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Stewart Grant

Stewart Grant

Subtitle: Phantasmagorical for Concert Band

General Info

Year: 1985 / 2016
Duration: c. 7:00
Difficulty: IV (see Ratings for explanation)
Publisher: Stewart Grant Music
Cost: Score and Parts - Stewart Grant


Full Score
C Piccolo
Flute I-II
Oboe I-II
E-flat Soprano Clarinet
B-flat Soprano Clarinet I-II-III
E-flat Alto Clarinet
B-flat Bass Clarinet
E-flat Alto Saxophone I-II
B-flat Tenor Saxophone
E-flat Baritone Saxophone
B-flat Trumpet I-II-III
Horn in F I-II-III-IV
Trombone I-II
Bass Trombone
String Bass
Percussion, including:

  • Bass Drum
  • Bongos
  • Cowbells (2)
  • Crash Cymbals
  • Suspended Cymbal
  • Tam-Tam
  • Temple Blocks (3)
  • Tom-Toms (3)
  • Triangle


None discovered thus far.

Program Notes

Rakshasas are demons in the Hindu epic the Ramayana.

In the story, the Rakshasa king, Ravana, abducts Rama's wife, Sita, and carries her off to his kingdom, Lanka -- which is essentially present-day Sri Lanka. What ensues is a war in which Rama, with the help of his brother and an army of monkeys and bears, defeats the Rakshasas and frees Sita.

The piece does not in any way try to depict the story, but the idea behind it is that the ostinato played in the opening by the timpani -- and ultimately by the whole ensemble -- is like a demon, a kind of ear worm that will not go away and persists even as the ensemble goes through various different moods, textures and keys, giving it different harmonic implications and characters in each tonality. It all ultimately builds to a great climax, at which point the ostinato finally moves up a semi-tone. The energy then winds down until the whole band suddenly goes crazy, as it belts out a final variation of the demonic theme.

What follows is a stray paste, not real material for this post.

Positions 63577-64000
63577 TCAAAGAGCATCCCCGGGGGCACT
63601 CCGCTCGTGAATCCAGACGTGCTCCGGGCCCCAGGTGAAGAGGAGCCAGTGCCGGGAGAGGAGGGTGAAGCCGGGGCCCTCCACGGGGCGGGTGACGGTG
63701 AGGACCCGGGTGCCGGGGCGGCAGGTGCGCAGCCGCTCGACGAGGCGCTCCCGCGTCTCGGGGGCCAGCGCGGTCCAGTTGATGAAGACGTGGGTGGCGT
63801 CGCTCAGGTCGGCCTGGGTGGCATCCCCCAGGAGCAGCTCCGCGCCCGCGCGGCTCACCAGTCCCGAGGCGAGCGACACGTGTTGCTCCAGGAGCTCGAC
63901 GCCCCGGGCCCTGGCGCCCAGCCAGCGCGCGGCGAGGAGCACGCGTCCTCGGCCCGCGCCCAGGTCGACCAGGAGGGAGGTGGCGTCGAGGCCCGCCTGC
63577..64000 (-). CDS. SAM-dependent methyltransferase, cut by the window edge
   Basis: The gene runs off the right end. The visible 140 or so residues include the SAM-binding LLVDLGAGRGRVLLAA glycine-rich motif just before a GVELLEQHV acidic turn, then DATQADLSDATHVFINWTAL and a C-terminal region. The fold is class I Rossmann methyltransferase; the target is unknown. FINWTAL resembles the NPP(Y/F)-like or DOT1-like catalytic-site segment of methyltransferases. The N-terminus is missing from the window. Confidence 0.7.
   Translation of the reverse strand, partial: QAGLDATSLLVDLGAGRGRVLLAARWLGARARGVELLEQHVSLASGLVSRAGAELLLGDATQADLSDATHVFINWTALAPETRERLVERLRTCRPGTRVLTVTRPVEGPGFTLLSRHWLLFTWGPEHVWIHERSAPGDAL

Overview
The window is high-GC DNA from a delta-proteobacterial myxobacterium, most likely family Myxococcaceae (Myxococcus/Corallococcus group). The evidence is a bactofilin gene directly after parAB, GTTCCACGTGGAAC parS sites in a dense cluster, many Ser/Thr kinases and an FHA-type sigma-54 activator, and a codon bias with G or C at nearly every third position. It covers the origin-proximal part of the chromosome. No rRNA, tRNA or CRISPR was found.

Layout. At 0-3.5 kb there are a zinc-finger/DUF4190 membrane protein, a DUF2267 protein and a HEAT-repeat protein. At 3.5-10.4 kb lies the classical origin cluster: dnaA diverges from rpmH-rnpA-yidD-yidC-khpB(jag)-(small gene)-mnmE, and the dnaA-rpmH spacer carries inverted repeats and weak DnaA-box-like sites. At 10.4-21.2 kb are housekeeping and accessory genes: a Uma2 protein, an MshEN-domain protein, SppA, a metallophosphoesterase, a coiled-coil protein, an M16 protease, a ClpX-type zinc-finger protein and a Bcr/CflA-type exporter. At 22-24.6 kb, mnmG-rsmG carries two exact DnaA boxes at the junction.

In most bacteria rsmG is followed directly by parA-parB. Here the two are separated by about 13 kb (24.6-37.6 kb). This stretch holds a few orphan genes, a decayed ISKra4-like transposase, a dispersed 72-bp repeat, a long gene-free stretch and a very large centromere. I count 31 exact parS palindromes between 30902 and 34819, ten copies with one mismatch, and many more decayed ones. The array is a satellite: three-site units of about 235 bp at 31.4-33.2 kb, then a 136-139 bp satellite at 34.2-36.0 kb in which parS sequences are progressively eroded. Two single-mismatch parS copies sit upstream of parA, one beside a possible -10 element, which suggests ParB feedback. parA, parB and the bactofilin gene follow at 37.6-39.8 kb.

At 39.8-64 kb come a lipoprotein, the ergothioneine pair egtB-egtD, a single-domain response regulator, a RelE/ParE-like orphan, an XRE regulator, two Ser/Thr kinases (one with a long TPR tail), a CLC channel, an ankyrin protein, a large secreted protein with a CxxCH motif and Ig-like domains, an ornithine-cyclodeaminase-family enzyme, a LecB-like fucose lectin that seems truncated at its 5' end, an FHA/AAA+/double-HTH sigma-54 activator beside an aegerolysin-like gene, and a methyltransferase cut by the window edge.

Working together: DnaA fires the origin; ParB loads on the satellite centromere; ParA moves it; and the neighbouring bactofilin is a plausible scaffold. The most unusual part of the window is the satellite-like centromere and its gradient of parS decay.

In writing this piece, I was thinking of the ensemble as being almost like a very large jazz band, with the solos in the trumpet, sax and flute being the equivalent of the improvised solos that you would have in a piece of jazz.

Rakshasa was commissioned by the Alberta Band Association, in celebration of International Youth Year, with the assistance of the Alberta Youth Year Secretariat and the Canadian Music Centre (Prairie Region). It was first performed in the fall of 1985 by the Grande Prairie College Wind Ensemble, conducted by Jeremy Brown, at the annual conference of the Alberta Band Association. The revised version was produced in 2016. It was first performed on February 2, 2019, by the McGill Wind Orchestra under the direction of Alain Cazes.

- Program Note by composer


(Needed - please join the WRP if you can help.)

State Ratings

None discovered thus far.


To submit a performance please join The Wind Repertory Project

  • McGill University (Montreal, Que.) Wind Orchestra (Alain Cazes, conductor) – 2 February 2019 *Premiere Performance of Revised Version*

Works for Winds by This Composer


  • Grant, S. (1985). Rakshasa [score]. Alberta Band Association: [Alberta?].
  • Stewart Grant, personal correspondence
  • Stewart Grant website Accessed 28 January 2019